Gospel: John 13: 31-33a,34-35 Douay-Rheims Catholic Bible.
33 Little children, yet a little while I am with you. You shall seek me;…Whither I go you cannot come; so I say to you now.
34 A new commandment I give unto you: That you love one another, as I have loved you, that you also love one another.
35 By this shall all know that you are my disciples, if you have love one for another.
Did God ask that we love only those like ourselves? Or to love only those who follow Christ? Did Jesus teach a love that excludes any who do not follow Him, or are the wrong color, or have different customs, or live in another country? There are some calling us to love only the right kind of people, we are asked to fear those different from us, we are asked to build walls. How can we justify a wall in Christ’s name? The One who came to tear down walls, to teach universal love for all God’s creatures. Indeed, Christ is teaching us that we are only his disciples if we have love for one another.
Can anyone truly say they are followers of Christ without keeping this new commandment? And each day, we are called to reflect on how we have loved that day, have we embraced all people in our hearts. To exclude others is a human trait, to strive each day to be inclusive in our love, is to follow the yearnings of our heart to be disciples of Christ.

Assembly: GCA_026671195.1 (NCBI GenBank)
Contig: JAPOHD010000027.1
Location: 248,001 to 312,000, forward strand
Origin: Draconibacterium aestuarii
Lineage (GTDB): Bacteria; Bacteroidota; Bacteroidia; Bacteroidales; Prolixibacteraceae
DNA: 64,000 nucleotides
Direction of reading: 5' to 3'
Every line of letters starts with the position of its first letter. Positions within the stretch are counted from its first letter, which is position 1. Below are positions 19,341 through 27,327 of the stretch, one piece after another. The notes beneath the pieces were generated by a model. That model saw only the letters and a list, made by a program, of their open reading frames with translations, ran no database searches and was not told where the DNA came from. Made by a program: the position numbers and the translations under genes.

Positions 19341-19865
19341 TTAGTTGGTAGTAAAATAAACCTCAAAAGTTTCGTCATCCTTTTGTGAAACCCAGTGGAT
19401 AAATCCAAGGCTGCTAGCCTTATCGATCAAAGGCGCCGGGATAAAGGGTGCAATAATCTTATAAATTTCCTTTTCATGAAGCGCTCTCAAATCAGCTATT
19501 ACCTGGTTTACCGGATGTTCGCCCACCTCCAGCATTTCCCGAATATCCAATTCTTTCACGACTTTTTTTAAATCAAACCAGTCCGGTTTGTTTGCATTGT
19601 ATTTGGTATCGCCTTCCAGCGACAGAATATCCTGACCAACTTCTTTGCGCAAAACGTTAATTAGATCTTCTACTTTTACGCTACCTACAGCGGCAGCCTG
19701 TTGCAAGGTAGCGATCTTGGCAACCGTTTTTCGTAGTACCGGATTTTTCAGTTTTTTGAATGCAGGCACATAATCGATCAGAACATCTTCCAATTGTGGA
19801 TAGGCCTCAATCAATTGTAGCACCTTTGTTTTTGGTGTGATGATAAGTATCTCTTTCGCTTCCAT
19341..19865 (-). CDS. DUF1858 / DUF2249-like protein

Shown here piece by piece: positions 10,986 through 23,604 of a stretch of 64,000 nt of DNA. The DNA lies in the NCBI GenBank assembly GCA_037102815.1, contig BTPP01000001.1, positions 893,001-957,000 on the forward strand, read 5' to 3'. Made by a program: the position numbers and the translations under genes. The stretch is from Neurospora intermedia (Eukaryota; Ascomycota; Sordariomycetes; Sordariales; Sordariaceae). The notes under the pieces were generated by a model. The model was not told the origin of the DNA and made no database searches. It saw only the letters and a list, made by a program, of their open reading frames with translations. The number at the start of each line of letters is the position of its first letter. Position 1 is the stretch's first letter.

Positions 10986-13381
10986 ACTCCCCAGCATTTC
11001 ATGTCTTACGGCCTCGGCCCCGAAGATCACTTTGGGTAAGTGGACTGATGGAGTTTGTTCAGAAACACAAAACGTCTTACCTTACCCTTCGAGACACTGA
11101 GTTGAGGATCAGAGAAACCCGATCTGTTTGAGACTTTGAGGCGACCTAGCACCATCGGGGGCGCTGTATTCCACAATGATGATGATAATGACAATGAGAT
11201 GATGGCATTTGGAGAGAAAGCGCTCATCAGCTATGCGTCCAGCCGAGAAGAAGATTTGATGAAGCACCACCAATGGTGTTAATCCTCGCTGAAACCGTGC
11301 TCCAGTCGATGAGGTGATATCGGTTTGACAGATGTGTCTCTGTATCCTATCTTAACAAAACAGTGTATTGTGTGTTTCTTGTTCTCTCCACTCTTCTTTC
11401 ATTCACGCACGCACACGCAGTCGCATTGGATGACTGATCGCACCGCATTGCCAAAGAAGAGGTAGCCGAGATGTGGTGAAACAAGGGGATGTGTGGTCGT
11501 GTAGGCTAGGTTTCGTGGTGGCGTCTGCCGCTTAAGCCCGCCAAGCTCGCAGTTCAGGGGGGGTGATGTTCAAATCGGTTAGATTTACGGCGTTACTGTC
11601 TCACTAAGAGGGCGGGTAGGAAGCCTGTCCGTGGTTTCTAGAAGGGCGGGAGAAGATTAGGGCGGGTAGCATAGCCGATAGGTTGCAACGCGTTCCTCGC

The 4th Sunday of Easter is celebrated as Good Shepherd Sunday. Today’s Gospel is quite brief and very rich. Each phrase can be pondered again and again.
The first phrase is, “My sheep hear my voice.” Do I? How do I know that I hear Jesus’ voice? Obviously this is often not very clear. It requires a life stance of discernment, always listening, always searching my heart to know that it is not “my wants” that I choose to follow rather than what Jesus calls me to.
Secondly Jesus says, “They follow me.” Again, do I? What does that mean? We know that if we follow Jesus, we can expect the same treatment Jesus had. Oh, no! If and when I truly take to heart Jesus’ call, it is always a stretching experience, one that leads me beyond where I am to ever deepening love and generosity to those around me and beyond. That’s not always easy!
Jesus promises, “I will give them eternal life.” What an amazing promise! Jesus promises that if we hear His voice and follow Him, we will share the fullness of eternal life forever. Jesus continues, “No one can take them out of my hand. . . . The Father and I are one.” This is an invitation to participate in the life of the Trinity, a life of unending love. It is an invitation to share in the love that ever flows within the Trinity and embraces all of us even now. When I listen to the voice of Jesus and follow Him, that love of the Trinity flows through me and, hopefully, beyond me to everyone I encounter, for we are all one in Christ.
On this Good Shepherd Sunday, let us ponder our call to be good sheep of the Good Shepherd.
I will praise you, Lord, for you have rescued me. (Ps. 30:2a)